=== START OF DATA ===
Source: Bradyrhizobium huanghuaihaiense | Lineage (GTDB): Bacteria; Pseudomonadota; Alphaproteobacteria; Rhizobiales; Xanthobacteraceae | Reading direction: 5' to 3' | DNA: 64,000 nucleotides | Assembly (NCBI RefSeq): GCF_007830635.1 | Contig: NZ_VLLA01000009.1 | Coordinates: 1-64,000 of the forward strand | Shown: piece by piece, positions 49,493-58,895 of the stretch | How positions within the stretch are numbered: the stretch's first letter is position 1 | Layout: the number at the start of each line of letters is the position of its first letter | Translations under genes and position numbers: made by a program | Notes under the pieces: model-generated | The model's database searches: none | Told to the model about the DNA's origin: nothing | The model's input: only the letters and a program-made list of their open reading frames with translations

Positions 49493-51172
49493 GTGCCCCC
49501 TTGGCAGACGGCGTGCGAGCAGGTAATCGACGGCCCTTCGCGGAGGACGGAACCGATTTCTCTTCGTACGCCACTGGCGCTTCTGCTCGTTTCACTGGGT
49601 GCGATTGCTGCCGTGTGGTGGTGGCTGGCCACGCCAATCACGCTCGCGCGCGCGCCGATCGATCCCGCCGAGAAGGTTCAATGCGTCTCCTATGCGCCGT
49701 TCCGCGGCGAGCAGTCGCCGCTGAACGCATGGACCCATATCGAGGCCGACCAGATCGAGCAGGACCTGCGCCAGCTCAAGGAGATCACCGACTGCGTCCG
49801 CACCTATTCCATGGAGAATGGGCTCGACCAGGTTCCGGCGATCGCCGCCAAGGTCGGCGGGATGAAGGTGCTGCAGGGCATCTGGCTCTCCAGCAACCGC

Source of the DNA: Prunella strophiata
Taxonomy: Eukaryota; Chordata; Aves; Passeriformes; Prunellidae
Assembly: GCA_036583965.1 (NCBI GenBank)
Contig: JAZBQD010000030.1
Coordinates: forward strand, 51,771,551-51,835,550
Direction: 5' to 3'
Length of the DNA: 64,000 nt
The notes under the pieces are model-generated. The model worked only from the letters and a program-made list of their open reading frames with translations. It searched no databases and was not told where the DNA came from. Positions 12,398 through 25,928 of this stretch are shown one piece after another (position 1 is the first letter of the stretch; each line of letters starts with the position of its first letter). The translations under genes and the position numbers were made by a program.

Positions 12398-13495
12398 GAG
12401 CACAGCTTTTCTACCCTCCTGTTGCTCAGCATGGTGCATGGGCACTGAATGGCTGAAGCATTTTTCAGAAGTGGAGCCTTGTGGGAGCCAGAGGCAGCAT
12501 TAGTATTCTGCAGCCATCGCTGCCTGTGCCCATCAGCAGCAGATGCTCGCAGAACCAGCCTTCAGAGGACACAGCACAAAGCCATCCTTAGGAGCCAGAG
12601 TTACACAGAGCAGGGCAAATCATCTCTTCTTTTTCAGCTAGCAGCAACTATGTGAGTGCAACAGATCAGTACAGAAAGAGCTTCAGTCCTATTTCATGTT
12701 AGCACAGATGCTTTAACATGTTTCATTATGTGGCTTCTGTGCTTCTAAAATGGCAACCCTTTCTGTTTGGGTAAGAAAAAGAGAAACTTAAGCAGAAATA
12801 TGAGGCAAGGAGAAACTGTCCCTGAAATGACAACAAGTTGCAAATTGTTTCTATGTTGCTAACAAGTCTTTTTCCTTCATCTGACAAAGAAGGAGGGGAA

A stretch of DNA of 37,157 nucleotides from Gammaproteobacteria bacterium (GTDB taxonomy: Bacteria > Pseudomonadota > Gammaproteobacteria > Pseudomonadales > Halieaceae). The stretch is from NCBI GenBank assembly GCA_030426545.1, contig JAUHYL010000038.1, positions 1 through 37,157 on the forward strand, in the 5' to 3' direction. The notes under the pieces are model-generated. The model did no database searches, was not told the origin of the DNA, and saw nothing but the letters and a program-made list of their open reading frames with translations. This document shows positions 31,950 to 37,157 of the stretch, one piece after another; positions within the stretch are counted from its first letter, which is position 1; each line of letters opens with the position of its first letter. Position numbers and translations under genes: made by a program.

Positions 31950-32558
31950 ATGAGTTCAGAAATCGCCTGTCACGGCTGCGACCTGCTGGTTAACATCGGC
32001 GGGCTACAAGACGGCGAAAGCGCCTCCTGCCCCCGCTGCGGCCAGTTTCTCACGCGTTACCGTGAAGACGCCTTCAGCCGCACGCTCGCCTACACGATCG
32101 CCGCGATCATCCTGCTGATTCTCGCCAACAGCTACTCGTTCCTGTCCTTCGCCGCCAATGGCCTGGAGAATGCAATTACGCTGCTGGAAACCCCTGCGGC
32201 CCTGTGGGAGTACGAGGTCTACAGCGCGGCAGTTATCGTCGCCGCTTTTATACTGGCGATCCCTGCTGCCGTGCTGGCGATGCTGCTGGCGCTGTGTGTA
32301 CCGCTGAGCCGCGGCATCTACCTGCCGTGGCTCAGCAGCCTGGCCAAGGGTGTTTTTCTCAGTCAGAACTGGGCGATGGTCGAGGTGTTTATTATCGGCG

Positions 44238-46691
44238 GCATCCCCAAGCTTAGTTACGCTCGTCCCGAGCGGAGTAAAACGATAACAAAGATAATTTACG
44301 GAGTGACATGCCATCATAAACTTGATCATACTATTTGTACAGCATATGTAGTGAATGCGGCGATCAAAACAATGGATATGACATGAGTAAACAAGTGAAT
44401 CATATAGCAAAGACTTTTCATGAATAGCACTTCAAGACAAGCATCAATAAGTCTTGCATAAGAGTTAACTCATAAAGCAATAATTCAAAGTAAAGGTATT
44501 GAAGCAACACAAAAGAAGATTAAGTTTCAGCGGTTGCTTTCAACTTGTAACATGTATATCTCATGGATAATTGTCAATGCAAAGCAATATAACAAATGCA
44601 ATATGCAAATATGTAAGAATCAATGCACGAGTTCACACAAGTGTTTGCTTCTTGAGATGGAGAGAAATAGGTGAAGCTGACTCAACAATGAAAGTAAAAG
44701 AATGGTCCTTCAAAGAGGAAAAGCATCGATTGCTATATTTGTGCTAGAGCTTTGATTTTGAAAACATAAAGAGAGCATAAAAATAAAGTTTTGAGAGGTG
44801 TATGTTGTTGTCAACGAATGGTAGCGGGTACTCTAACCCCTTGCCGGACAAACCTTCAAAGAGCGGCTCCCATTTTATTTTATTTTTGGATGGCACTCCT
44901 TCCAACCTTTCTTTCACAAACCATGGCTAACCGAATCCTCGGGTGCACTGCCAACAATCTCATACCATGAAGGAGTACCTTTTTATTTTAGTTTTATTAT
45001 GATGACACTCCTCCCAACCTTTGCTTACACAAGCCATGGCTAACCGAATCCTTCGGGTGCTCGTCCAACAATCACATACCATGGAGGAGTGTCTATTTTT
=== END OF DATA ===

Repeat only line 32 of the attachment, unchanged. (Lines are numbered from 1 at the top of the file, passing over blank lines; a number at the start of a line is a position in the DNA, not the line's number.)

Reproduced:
44301 GAGTGACATGCCATCATAAACTTGATCATACTATTTGTACAGCATATGTAGTGAATGCGGCGATCAAAACAATGGATATGACATGAGTAAACAAGTGAAT